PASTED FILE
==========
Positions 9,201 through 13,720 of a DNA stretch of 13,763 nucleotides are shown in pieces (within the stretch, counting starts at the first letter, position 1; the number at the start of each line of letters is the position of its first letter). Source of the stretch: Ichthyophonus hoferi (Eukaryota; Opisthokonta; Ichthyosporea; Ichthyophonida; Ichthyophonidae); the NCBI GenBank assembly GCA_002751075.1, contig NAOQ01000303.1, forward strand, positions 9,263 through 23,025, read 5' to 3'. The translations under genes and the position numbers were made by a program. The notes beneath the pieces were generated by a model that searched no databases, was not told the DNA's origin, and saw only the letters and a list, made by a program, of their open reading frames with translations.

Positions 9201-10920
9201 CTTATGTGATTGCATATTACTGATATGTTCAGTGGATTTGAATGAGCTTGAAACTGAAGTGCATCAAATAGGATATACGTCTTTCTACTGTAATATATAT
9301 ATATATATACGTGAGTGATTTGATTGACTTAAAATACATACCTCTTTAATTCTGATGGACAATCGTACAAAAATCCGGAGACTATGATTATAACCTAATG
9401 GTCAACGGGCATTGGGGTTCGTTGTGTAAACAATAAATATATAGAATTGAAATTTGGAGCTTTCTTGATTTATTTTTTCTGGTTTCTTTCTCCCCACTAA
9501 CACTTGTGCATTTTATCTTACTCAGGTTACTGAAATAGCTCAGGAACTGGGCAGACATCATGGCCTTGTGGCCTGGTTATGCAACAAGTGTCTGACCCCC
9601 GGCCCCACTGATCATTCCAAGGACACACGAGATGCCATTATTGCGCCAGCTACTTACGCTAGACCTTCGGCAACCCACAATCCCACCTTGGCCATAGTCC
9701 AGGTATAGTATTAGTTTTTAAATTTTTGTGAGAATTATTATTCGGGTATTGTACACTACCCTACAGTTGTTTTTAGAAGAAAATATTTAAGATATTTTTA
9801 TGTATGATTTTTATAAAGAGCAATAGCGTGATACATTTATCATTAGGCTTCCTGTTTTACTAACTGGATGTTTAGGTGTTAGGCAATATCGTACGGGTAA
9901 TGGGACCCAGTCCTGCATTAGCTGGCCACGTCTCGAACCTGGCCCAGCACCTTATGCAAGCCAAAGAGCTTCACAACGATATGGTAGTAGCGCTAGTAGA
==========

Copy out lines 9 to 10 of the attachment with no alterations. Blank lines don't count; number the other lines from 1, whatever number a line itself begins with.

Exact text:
9801 TGTATGATTTTTATAAAGAGCAATAGCGTGATACATTTATCATTAGGCTTCCTGTTTTACTAACTGGATGTTTAGGTGTTAGGCAATATCGTACGGGTAA
9901 TGGGACCCAGTCCTGCATTAGCTGGCCACGTCTCGAACCTGGCCCAGCACCTTATGCAAGCCAAAGAGCTTCACAACGATATGGTAGTAGCGCTAGTAGA